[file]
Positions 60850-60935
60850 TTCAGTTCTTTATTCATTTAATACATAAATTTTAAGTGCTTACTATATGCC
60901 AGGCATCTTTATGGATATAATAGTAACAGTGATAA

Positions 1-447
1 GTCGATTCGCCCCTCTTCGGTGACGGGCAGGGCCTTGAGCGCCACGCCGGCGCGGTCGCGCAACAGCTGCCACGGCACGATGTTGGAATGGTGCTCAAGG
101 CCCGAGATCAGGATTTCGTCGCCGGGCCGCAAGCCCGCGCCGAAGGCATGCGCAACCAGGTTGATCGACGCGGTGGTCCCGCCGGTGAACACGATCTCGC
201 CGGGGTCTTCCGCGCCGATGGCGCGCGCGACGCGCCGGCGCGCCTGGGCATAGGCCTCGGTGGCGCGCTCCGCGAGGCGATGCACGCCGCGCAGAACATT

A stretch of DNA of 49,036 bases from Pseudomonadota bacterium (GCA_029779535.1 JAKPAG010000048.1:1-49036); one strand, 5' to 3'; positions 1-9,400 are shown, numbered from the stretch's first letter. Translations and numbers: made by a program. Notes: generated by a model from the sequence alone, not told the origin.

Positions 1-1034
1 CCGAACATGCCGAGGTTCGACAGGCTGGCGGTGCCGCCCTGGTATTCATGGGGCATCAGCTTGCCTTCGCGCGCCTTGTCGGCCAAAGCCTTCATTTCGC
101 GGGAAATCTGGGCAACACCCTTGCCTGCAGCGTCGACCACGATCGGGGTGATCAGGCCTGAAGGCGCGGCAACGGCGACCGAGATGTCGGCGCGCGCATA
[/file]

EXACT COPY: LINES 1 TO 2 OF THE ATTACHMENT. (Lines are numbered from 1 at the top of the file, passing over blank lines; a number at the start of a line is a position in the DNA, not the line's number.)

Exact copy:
Positions 60850-60935
60850 TTCAGTTCTTTATTCATTTAATACATAAATTTTAAGTGCTTACTATATGCC